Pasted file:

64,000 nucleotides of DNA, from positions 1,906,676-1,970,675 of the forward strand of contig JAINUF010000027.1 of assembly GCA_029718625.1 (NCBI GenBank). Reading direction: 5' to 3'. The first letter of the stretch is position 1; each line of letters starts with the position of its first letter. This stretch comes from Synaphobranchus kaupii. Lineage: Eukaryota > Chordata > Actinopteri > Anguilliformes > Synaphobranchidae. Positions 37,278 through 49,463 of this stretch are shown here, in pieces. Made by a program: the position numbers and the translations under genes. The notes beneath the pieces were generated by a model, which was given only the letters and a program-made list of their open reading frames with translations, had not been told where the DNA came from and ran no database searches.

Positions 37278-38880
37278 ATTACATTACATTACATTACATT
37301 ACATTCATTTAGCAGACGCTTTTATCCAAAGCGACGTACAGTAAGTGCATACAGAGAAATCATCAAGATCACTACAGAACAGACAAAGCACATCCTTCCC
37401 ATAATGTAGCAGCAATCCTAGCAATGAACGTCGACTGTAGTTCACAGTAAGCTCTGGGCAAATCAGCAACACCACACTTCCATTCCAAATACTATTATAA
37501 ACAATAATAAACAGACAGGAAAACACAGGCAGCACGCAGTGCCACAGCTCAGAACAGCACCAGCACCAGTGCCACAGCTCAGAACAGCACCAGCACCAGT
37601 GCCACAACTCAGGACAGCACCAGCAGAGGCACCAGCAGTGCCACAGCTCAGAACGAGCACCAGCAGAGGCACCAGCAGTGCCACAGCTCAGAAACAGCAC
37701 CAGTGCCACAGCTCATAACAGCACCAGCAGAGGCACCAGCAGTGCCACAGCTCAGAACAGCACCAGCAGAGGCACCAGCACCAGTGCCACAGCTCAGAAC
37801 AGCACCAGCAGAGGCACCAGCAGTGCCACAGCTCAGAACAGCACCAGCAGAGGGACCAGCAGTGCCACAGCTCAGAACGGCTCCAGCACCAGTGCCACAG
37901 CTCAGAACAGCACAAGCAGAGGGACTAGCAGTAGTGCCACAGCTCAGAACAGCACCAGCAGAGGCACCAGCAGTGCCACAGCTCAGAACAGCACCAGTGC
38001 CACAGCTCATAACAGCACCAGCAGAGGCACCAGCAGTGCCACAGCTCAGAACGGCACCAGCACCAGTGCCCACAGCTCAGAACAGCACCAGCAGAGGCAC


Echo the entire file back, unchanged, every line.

64,000 nucleotides of DNA, from positions 1,906,676-1,970,675 of the forward strand of contig JAINUF010000027.1 of assembly GCA_029718625.1 (NCBI GenBank). Reading direction: 5' to 3'. The first letter of the stretch is position 1; each line of letters starts with the position of its first letter. This stretch comes from Synaphobranchus kaupii. Lineage: Eukaryota > Chordata > Actinopteri > Anguilliformes > Synaphobranchidae. Positions 37,278 through 49,463 of this stretch are shown here, in pieces. Made by a program: the position numbers and the translations under genes. The notes beneath the pieces were generated by a model, which was given only the letters and a program-made list of their open reading frames with translations, had not been told where the DNA came from and ran no database searches.

Positions 37278-38880
37278 ATTACATTACATTACATTACATT
37301 ACATTCATTTAGCAGACGCTTTTATCCAAAGCGACGTACAGTAAGTGCATACAGAGAAATCATCAAGATCACTACAGAACAGACAAAGCACATCCTTCCC
37401 ATAATGTAGCAGCAATCCTAGCAATGAACGTCGACTGTAGTTCACAGTAAGCTCTGGGCAAATCAGCAACACCACACTTCCATTCCAAATACTATTATAA
37501 ACAATAATAAACAGACAGGAAAACACAGGCAGCACGCAGTGCCACAGCTCAGAACAGCACCAGCACCAGTGCCACAGCTCAGAACAGCACCAGCACCAGT
37601 GCCACAACTCAGGACAGCACCAGCAGAGGCACCAGCAGTGCCACAGCTCAGAACGAGCACCAGCAGAGGCACCAGCAGTGCCACAGCTCAGAAACAGCAC
37701 CAGTGCCACAGCTCATAACAGCACCAGCAGAGGCACCAGCAGTGCCACAGCTCAGAACAGCACCAGCAGAGGCACCAGCACCAGTGCCACAGCTCAGAAC
37801 AGCACCAGCAGAGGCACCAGCAGTGCCACAGCTCAGAACAGCACCAGCAGAGGGACCAGCAGTGCCACAGCTCAGAACGGCTCCAGCACCAGTGCCACAG
37901 CTCAGAACAGCACAAGCAGAGGGACTAGCAGTAGTGCCACAGCTCAGAACAGCACCAGCAGAGGCACCAGCAGTGCCACAGCTCAGAACAGCACCAGTGC
38001 CACAGCTCATAACAGCACCAGCAGAGGCACCAGCAGTGCCACAGCTCAGAACGGCACCAGCACCAGTGCCCACAGCTCAGAACAGCACCAGCAGAGGCAC